John Gordon Byrne was born in the summer of 1920 into a family of butchers. His father Armel, was the son of a master butcher as was his Uncle Frederick. Armel had served in the first world war, joining the Royal Fleet Auxillary in 1917. Armel married Annie Boardman in 1914 at Thirwell Road Methodist Chapel in Heeley. John was the third of four children.
By 1925, The Byrne family had moved into 100 Brookhouse Hill, one of the many new houses that were springing up in Fulwood, John attended King Edward VII school (KES) between 1922 and 1937 He was working as an Insurance Clerk at the outbreak of war in 1939 and joined the RAF soon after.
He was rapidly promoted through the ranks before gaining his first officer ring as a pilot officer in November 1941 and a second one eleven months later. He was a Flying Instructor, having been on numerous military operations.
At the end of 1942, Byrne was stationed at RAF Atherstone-on-Stour and flying Wellington bombers. On the 28th December he was the pilot of a Wellington with five other crew, none of them older than 26 years. The flight should have been routine and short; its purpose, recorded as an ‘Air Test (Medical)’, was to check that Byrne who had been ill was well enough to fly. There was no wireless operator on board, perhaps because the planned flight was short, so Byrne would not have had the navigation support provided by wireless operator who would receive and understand transmissions by radio beacons that were used to locate the aircraft’s position. For reasons which will never be fully understood, the bomber hit an elm tree and crashed into a valley to the west of Bodicote, a village just south of Banbury.
Accounts of the Accident
Byrne and the crew had left RAF Atherstone-on-Stour, which is 30 miles north west of Banbury, about 11.30 am. Just before midday a boy and his mother in Bodicote saw the aircraft flying very low from the south-east, with one engine smoking. When they got down to the crash site, the boy saw wreckage which was still on fire and the bodies of several airmen.
The official accident record stated that the aircraft had flown into cloud and had then crashed attempting to land in bad weather. A more recent report by a group of amateur investigators has suggested the aircraft was flying horizontally and at high speed prior to the crash; the group cited the lack of buried wreckage and the fact that the aircraft continued for around 400m after hitting the tree. It is possible that Byrne was flying low due to bad weather, in order to get his bearings. However, the aircraft was on a direct course to the air station suggesting that he already knew his location. The eye-witness saw one engine smoking but this could have been an exhaust trail caused by the aircraft travelling at full throttle. The recent report suggests one possibility was that Byrne was flying fast and low in order to demonstrate his fitness, a manoeuvre that, as an experienced pilot, he would have completed many times.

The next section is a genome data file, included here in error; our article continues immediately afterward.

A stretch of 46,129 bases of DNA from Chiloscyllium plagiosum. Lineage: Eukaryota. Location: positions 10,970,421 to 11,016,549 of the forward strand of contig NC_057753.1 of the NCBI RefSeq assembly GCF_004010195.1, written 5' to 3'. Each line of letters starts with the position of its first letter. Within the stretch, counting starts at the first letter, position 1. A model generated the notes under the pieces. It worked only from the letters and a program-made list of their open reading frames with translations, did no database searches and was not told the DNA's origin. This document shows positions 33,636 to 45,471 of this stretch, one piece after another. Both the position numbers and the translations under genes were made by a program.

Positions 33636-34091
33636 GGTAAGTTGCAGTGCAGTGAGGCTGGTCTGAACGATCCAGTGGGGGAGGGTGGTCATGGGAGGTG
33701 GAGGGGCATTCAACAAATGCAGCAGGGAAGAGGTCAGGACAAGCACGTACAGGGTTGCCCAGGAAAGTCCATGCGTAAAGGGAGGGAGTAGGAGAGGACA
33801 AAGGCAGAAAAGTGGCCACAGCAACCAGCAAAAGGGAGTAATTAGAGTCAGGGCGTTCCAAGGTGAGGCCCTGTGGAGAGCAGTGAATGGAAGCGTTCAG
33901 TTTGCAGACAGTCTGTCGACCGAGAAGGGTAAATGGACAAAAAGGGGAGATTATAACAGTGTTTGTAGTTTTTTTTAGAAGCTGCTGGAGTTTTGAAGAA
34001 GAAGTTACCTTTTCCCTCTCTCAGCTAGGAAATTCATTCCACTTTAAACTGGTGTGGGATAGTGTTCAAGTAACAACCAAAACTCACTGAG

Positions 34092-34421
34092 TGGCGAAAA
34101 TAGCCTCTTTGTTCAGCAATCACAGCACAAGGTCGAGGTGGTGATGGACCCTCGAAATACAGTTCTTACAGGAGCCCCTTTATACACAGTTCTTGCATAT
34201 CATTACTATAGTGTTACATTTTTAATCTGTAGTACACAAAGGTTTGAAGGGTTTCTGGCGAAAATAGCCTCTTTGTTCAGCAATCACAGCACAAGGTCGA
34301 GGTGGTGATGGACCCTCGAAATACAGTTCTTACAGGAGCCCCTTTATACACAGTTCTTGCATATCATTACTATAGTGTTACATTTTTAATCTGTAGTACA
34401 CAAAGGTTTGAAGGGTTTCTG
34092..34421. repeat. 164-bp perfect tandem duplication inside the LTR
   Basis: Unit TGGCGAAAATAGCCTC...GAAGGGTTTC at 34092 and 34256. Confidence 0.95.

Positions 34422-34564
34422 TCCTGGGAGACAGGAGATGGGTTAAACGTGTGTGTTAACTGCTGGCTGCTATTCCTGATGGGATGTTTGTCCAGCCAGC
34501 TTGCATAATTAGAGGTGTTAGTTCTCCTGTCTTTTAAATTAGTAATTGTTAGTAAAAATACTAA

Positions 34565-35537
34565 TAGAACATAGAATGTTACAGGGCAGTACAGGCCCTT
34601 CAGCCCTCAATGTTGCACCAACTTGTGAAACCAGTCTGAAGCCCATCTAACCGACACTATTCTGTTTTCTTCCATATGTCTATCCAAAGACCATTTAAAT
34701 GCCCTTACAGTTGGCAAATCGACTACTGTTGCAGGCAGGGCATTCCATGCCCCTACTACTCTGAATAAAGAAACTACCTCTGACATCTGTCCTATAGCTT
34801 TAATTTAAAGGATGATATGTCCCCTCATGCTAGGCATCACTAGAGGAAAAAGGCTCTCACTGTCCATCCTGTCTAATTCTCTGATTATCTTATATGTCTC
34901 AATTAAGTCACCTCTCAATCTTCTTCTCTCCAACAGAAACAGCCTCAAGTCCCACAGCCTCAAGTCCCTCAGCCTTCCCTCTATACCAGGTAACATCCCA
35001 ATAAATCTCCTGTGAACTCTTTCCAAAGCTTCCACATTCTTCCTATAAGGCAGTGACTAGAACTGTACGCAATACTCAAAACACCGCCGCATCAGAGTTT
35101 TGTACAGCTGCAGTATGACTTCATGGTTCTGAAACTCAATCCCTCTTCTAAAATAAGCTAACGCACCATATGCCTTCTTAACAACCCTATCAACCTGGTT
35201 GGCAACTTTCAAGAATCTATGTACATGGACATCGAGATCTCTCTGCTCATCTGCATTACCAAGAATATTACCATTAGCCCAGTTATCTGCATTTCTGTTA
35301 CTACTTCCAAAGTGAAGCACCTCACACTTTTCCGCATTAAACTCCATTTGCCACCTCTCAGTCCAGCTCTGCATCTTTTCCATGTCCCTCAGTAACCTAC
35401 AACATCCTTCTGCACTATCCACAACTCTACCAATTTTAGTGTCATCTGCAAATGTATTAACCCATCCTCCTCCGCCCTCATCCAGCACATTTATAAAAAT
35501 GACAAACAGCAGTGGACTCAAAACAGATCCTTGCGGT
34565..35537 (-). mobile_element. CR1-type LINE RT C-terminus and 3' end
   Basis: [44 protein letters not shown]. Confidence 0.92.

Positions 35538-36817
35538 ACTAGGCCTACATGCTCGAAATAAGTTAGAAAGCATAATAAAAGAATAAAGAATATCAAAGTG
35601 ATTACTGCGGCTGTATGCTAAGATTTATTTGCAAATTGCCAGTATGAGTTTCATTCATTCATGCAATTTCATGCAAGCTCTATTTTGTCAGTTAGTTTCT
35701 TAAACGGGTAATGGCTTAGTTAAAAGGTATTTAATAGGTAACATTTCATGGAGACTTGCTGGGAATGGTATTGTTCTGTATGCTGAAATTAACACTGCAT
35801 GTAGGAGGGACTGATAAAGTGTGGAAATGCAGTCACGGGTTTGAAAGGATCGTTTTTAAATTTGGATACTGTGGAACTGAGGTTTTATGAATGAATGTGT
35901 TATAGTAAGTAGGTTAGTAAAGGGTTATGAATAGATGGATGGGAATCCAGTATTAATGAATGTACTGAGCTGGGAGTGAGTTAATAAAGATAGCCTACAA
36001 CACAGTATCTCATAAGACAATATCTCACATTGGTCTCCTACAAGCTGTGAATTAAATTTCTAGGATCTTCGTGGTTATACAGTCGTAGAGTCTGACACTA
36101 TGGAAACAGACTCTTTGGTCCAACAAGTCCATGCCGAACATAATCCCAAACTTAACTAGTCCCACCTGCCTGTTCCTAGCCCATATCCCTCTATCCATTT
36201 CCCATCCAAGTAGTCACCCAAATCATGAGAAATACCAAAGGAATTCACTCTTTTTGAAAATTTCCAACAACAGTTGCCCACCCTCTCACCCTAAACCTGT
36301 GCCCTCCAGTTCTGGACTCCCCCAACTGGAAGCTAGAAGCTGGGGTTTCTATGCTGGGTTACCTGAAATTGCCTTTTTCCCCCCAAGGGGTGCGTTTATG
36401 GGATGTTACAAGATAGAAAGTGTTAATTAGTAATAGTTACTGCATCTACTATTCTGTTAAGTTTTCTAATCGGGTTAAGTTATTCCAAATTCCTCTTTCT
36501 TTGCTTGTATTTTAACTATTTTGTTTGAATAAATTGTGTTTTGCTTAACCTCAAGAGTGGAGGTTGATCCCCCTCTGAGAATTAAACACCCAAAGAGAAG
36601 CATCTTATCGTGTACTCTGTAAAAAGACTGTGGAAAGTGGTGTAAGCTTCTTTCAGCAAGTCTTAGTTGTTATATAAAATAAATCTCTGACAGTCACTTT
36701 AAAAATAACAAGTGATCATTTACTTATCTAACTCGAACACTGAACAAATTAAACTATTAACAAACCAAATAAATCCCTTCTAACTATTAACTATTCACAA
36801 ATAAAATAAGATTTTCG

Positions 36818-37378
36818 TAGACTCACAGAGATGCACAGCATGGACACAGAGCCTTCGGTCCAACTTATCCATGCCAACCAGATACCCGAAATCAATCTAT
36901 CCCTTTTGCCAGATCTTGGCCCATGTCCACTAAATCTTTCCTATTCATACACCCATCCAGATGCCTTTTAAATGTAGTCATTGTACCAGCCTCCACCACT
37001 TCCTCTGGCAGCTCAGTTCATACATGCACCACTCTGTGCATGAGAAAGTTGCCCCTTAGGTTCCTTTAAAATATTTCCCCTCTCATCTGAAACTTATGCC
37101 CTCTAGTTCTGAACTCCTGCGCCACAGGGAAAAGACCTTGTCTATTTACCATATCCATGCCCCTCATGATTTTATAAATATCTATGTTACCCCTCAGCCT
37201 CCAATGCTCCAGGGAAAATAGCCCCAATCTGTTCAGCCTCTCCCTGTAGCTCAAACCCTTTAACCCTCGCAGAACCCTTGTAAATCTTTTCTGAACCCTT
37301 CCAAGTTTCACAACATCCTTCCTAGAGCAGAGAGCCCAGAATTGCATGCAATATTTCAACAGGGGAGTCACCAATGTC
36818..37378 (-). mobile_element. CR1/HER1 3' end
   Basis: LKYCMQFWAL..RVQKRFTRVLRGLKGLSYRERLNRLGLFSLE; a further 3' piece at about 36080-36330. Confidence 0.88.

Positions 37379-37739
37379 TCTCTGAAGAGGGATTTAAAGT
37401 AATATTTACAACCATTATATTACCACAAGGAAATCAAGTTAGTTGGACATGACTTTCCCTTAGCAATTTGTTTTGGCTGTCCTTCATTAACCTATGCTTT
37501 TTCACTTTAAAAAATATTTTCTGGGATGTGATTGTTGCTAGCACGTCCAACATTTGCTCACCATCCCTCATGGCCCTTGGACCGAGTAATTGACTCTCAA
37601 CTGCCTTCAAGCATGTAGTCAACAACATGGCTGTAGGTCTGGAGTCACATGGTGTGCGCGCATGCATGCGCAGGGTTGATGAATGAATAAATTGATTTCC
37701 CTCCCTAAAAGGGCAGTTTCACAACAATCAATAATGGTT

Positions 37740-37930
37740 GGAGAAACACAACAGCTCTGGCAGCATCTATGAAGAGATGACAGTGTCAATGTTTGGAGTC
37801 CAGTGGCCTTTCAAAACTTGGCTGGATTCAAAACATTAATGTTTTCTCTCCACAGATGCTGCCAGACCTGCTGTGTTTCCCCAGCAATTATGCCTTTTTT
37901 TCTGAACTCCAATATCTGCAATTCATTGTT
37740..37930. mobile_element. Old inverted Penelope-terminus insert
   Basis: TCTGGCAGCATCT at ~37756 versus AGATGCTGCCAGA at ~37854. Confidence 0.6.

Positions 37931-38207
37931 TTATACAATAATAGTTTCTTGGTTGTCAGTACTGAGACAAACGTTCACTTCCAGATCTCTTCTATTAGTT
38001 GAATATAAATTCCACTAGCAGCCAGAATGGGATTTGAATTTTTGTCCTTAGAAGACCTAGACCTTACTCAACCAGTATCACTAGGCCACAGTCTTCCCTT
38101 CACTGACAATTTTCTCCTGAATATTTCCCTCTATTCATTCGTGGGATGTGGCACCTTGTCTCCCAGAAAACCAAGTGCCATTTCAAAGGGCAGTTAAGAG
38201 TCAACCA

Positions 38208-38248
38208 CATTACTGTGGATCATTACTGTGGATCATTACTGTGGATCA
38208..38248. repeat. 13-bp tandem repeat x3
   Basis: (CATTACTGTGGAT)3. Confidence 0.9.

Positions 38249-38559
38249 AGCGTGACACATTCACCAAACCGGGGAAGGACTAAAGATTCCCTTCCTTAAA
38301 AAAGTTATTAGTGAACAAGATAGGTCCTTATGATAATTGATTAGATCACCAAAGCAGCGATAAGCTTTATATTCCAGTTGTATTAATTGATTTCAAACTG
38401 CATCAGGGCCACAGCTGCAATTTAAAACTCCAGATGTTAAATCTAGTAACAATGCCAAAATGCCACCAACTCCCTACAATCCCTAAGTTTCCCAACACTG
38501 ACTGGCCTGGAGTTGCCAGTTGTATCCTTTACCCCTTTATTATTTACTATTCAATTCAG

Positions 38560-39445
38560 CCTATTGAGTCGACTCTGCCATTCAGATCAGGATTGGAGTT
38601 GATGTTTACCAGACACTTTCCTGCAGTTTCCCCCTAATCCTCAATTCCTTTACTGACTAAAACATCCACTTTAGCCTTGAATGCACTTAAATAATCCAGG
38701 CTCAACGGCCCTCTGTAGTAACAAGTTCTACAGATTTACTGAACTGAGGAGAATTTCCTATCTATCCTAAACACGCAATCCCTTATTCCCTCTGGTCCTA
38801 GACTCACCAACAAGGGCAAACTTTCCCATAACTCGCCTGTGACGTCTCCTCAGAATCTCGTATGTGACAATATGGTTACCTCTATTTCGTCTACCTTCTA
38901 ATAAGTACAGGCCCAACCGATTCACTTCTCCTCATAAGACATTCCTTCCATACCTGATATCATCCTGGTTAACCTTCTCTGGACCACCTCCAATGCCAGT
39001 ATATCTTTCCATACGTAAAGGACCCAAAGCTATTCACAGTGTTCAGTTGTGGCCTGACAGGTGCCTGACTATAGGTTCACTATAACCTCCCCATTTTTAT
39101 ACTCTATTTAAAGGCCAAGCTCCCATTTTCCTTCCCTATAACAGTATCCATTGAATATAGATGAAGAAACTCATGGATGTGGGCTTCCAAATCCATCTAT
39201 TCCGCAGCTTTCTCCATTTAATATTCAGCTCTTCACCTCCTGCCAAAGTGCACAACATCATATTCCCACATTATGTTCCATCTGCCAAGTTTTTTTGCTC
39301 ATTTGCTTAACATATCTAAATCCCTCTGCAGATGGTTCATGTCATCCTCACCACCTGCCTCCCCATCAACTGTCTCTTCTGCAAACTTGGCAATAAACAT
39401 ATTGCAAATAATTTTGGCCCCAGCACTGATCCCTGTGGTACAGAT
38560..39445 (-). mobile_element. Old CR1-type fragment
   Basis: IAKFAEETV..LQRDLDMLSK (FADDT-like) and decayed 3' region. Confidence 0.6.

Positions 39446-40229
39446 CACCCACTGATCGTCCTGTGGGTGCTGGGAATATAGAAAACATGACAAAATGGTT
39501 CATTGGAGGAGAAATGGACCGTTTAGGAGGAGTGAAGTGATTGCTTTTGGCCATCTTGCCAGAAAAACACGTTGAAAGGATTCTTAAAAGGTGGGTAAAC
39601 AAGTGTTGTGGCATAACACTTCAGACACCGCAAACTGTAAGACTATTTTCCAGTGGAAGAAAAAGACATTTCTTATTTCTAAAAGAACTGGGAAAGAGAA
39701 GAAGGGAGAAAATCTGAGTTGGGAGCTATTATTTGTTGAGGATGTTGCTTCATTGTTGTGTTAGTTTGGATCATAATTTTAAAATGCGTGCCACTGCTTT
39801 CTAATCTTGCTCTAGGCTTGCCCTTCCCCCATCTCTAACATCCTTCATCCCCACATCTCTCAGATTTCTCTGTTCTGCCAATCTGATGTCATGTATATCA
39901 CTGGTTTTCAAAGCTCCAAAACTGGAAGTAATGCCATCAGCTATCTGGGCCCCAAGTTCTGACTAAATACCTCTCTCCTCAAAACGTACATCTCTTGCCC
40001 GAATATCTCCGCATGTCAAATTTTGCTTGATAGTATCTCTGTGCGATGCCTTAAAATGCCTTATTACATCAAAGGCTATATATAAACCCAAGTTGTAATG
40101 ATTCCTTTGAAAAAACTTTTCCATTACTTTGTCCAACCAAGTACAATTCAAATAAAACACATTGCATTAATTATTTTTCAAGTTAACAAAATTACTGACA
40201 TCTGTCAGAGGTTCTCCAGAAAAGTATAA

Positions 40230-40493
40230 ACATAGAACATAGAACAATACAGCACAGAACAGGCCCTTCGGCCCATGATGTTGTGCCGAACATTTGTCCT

KES School magazine carried an obituary which noted that “previous to his appointment as Flying Instructor at a station in England, he had had a successful and eventful career in the R.A.F. Having taken part in many night bombing raids on Germany and the Channel ports, he was transferred to Malta and did much good work over Italy, Sicily and North Africa. He had the honour and good fortune to represent the R.A.F. in an exchange of messages with his family in the Christmas Day broadcast of 1941. At School he was a popular member of Welbeck House and second runner in the team which won the Cross Country in 1936.”
John Gordon Byrne was buried in Fulwood at the beginning of January 1943, just five days after the crash. The grave has the burials of two other people: Hiram Herdman and his wife Adeline Gertrude (Byrne’s parents in Law – see below). There is a CWGC headstone on the grave with the personal inscription:
I THANK MY GOD UPON EVERY REMEMBRANCE OF THEE
His parents are buried in a different grave
Memorial at Bodicote
In 2012 the residents of Bodicote unveiled a memorial to the crew at the point the aircraft hit the ground. Byrne’s widow, Beryl, and brother Armel Philip attended and the local paper reported ceremony. Beryl was the daughter of Hiram and Adeline Herdman and they lived on Whirlowdale Road. Beryl recalled that she had met John when they were both 18 at a college dance when she was taken by his ”absolutely gorgeous smile.” They married in Sheffield in September 1942 just 13 weeks before he was killed. The picture of John Byrne may well have been taken outside the church, possibly St Peter’s Abbeydale, where the marriage took place.